Female gender, age, and country of birth were identified to be the strongest determinants of breast cancer risk as well as hormones, alcohol intake, obesity, tobacco use, and radiation. [4] According to American Cancer Society, the survival rates for breast cancer have improved from 75% (1975-1977) to 89% (1996-2004), with early diagnosis and advances in treatment. [17] A population-based survey by Sirin et al. showed that nearly more than half of the participants in Bornova district in Izmir-Turkey did not smoke and half of them reported alcohol consumption, but also aware that alcohol and tobacco use increase cancer risk. [18] It was also said that even though there was public awareness, individual cancer prevention and early diagnosis behaviors were insufficient. On the contrary, our results with low advanced-stage patient numbers compared to high early-stage patient numbers, and very high median survival times could possibly be the result of public awareness.

Age found to have no significant impact on overall survival and local failure-free survival, but disease-free survival and distant failure-free survival were higher for older patients when compared to patients younger than 47 years old, supporting the fact that there is an age-related difference in pathophysiology, and tumors being more aggressive and less responsive to treatment in younger women. [19],[20] Even though stage groups did not have any significant effect on disease-free survival, advanced-stage patients were at higher risk for relapse if they had positive ER and PR receptors.

It is obvious that one specific treatment does not fit every patient; a combination of therapy is required in most cases. The majority of our patients were operated before receiving any further therapy. The patients in the postmenopausal stage who received both CT and RT after operation had higher overall survival than patients treated with only RT. The overall survival for patients who received additional hormone therapy was significantly different for patients who did not receive any hormone therapy.

Our results were similar with the results of Setiawan et al., suggesting patients who had been diagnosed with ER+/PR+ tumors were more responsive to hormonal treatment and have a better prognosis than those diagnosed with ER-/PR- tumors. [9] There is higher risk for advanced-stage patients with positive ER and PR receptor when they have positive C-erbB-2 receptor.

Studies also conducted for the protective effects against various cancers. According to Zhang et al.'s study, greater intake of vegetables and fruits is associated with a decreased risk of breast cancer among Chinese women. [21] Different dietary influences have been proposed and examined since 1980s, and recent research suggests that low-fat diets may significantly decrease the risk of breast cancer as well as the recurrence of breast cancer. [22] The incidence of breast cancer is lesser in Mediterranean populations than in northern Europeans, which is related to traditional Mediterranean diet, commonly characterized by high consumption of foods of plant origin, relatively low consumption of red meat, and high consumption of olive oil. [23]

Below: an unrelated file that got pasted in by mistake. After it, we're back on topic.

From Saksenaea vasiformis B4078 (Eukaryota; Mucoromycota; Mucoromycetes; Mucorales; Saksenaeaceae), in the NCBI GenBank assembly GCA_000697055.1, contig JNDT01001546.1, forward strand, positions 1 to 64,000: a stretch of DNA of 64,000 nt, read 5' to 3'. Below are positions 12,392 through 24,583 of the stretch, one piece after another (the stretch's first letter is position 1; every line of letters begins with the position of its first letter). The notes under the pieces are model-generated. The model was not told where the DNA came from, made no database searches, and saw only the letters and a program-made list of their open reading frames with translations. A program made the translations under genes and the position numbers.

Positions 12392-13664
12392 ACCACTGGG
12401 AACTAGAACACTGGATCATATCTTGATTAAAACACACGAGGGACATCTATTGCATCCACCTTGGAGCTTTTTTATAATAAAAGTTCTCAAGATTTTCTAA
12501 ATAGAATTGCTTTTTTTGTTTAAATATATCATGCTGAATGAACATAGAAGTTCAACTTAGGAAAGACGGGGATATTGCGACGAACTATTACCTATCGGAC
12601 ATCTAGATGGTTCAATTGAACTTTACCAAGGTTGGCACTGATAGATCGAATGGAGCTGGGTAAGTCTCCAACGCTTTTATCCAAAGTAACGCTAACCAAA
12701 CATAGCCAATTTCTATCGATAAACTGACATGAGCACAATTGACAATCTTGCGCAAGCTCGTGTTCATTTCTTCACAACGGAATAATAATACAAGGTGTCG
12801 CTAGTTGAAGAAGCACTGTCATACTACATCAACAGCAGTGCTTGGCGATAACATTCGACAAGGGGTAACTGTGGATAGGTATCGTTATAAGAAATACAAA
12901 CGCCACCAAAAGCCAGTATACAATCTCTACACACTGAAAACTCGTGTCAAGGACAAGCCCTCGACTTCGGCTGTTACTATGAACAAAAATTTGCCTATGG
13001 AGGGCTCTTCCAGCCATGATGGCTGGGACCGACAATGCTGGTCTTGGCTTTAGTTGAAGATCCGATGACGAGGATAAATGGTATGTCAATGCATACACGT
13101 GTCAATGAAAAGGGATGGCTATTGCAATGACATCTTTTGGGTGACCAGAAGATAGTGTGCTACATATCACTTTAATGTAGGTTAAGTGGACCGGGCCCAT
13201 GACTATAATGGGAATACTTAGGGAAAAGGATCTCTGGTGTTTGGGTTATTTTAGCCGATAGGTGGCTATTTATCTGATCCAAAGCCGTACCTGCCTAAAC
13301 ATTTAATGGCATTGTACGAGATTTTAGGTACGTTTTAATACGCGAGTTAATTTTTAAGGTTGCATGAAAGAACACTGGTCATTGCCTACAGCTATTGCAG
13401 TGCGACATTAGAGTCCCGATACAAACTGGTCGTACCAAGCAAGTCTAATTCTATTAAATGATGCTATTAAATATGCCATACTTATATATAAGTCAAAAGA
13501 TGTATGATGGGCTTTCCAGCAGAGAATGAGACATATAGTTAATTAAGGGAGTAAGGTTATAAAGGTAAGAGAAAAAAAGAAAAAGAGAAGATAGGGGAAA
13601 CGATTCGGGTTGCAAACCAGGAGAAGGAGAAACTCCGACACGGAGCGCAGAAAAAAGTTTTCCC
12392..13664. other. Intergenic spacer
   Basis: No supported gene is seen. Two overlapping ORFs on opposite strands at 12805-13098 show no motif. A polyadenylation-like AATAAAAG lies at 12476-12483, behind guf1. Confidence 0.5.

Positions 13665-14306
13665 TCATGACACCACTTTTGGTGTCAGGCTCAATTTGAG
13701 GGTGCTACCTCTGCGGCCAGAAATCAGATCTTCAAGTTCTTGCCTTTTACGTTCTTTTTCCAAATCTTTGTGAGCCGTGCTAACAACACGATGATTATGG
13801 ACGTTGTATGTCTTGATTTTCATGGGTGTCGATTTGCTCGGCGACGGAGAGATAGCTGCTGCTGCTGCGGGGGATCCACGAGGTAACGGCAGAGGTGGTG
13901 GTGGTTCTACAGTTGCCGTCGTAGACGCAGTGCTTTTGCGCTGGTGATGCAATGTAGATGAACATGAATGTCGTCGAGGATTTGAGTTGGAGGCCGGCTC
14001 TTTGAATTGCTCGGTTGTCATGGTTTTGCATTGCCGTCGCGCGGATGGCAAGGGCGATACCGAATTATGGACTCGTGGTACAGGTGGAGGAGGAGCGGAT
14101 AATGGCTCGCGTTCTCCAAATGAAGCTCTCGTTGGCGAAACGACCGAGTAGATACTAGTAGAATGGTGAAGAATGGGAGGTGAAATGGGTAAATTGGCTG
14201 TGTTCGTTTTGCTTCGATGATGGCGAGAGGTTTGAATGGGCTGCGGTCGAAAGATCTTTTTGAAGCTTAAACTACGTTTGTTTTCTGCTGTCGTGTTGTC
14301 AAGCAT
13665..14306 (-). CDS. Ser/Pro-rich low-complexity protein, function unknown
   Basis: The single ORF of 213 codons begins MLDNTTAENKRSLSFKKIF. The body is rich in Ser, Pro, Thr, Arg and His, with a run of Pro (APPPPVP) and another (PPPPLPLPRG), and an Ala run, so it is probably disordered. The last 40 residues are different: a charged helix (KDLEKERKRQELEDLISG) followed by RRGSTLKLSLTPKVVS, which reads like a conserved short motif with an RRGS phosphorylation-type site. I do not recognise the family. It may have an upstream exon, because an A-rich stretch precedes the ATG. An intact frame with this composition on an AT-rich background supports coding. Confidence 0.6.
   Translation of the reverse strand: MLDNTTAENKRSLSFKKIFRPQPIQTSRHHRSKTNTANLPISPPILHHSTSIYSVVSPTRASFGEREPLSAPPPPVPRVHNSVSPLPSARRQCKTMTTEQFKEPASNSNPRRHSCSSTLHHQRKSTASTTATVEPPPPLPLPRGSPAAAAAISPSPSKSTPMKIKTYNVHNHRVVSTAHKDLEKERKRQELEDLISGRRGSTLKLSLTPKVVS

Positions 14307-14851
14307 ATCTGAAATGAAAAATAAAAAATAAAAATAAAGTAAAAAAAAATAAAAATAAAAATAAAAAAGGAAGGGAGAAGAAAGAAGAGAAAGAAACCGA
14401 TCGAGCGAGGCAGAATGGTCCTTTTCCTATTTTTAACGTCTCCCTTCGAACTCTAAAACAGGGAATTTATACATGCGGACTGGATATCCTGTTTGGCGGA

The incidence of breast cancer in Turkey is smaller compared to other European countries. Diet and hormonal status are important factors as well as age. Still, each patient's individual tumor characteristics, state of health, genetic background, eating habits, levels of stress, immune function, will to live, and other factors play a significant role, and influence her survival. Early detection and protection are the most important components of cancer management. Even though Turkey is a country with low income, primary healthcare for adequate treatment is provided by Ministry of Health. The population-based registry system is the first step for an extended project and will make a grand progress for cancer research. According to these survival results, the detection and treatment of breast cancer have achieved extensively over the years. Public awareness can be improved with the guidance of national cancer screening program.

 
 » References Top

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6.American Cancer Society, Breast Cancer Facts and Figures 2007-2008. Available from: http://www.cancer.org/downloads/STT/BCFF-Final.pdf. [cited in 2008].  Back to cited text no. 6
    
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    Figures

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    Tables

  [Table 1], [Table 2], [Table 3], [Table 4]